Storing lithium batteries for a long time requires some precautions to ensure they remain safe and functional when you eventually use them. Here are some guidelines to follow:
1. Charge to Optimal Voltage: Before storing lithium-ion batteries (like those in most modern electronics), ensure they are charged to around 50%. This level helps prevent the battery from becoming too depleted while in storage.
2. Cool, Dry Location: Store lithium batteries in a cool, dry place. Extreme temperatures, both hot and cold, can harm the battery. Ideally, the storage temperature should be between 20°C to 25°C (68°F to 77°F).
3. Avoid Extreme Temperatures: Extreme heat can cause lithium batteries to degrade more rapidly, while extreme cold can reduce their capacity temporarily. Do not expose them to temperatures above 60°C (140°F) or below -20°C (-4°F).
4. Use Original Packaging: If possible, keep batteries in their original packaging or a case specifically designed for batteries. This helps protect them from physical damage or short circuits caused by contact with metal objects.
5. Check Charge Level Periodically: It’s a good practice to check the charge level of stored lithium batteries every 3-6 months and recharge them to around 50% if they’ve dropped significantly. Batteries naturally self-discharge over time.
6. Avoid Overcharging: If you’re storing lithium batteries in a device (like a laptop or smartphone), ensure the device is turned off or in sleep mode to prevent continuous charging. Modern devices usually manage this themselves, but it’s still worth checking.
7. Separate from Combustibles: Store lithium batteries away from flammable materials, as they can pose a fire risk if damaged or short-circuited.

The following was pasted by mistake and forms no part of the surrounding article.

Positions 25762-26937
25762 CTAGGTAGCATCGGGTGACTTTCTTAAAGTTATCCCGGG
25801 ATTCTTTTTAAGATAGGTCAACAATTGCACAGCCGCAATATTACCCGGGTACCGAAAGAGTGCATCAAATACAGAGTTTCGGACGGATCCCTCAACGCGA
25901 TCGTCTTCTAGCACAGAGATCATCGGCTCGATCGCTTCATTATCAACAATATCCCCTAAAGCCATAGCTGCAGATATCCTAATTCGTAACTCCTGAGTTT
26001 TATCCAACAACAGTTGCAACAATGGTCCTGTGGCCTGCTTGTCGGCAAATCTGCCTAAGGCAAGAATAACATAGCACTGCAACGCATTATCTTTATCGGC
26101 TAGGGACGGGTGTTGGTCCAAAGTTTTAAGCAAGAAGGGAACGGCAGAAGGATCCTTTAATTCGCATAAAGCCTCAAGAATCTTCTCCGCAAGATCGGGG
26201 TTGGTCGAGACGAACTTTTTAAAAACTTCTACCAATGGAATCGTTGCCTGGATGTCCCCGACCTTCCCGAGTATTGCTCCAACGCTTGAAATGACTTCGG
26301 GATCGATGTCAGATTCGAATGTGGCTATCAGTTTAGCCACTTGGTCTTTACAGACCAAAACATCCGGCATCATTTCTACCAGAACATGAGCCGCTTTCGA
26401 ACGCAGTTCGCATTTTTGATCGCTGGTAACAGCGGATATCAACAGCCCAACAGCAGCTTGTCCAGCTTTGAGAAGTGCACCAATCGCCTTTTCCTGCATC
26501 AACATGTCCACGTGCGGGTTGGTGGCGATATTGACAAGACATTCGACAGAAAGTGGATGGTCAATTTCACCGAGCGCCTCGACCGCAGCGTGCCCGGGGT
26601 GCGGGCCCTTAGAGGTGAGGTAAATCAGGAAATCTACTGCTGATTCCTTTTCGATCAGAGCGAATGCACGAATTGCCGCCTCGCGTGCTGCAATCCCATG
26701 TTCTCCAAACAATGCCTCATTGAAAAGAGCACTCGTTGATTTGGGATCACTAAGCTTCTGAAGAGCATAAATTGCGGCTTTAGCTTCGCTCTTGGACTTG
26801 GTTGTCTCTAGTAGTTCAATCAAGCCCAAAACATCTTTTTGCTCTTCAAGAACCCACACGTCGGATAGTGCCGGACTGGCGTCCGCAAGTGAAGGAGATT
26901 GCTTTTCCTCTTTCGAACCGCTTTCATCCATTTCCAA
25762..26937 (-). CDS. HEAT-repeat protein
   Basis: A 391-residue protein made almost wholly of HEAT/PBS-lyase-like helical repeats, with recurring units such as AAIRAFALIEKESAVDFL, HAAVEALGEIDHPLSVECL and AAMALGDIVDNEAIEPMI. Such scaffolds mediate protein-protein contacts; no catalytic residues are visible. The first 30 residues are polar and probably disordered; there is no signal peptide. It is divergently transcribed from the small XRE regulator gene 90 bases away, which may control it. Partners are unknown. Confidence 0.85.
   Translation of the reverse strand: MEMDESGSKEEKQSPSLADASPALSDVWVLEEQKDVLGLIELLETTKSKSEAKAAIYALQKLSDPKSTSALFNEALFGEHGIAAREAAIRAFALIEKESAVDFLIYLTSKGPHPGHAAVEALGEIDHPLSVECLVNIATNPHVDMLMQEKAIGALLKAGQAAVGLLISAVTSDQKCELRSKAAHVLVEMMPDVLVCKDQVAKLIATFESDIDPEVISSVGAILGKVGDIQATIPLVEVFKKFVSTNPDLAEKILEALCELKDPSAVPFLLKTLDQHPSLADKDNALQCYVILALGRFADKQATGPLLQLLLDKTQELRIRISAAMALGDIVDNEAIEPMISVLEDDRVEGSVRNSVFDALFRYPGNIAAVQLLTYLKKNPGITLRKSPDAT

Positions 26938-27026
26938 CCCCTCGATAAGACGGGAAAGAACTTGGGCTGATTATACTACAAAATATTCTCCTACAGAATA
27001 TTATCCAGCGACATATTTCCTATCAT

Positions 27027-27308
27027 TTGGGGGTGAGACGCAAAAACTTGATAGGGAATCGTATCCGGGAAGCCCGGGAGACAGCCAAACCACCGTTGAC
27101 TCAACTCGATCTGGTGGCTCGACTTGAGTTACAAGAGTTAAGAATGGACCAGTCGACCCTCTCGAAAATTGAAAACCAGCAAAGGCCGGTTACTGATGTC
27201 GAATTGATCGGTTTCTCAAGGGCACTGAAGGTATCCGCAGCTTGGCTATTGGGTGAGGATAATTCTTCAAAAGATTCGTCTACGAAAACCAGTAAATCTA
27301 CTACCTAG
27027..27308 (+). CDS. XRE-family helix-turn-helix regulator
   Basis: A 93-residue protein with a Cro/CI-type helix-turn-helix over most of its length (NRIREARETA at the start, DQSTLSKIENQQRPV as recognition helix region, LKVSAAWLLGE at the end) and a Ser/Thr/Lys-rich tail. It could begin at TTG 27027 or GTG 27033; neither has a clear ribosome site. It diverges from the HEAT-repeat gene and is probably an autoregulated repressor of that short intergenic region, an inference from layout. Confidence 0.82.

8. Label and Date: If you have multiple lithium batteries, label them with their date of purchase or first use. This helps you keep track of their age, as lithium batteries have a limited lifespan.
9. Use a Full Charge Cycle Before Use: When you’re ready to use a lithium battery that has been in storage for a long time, give it a full charge cycle (from 0% to 100%) before normal use. This helps recalibrate the battery’s capacity indicators.
10. Dispose of Damaged Batteries: If you notice any signs of physical damage, leakage, or unusual behavior (such as excessive heat during charging), dispose of the battery properly. Damaged lithium batteries can be hazardous.
Remember that lithium batteries degrade over time, regardless of whether they are in use or in storage. Their capacity diminishes with age, so even with proper storage, they may not perform as well as when they were new. It’s essential to replace them when they no longer hold a charge or provide adequate power for your devices.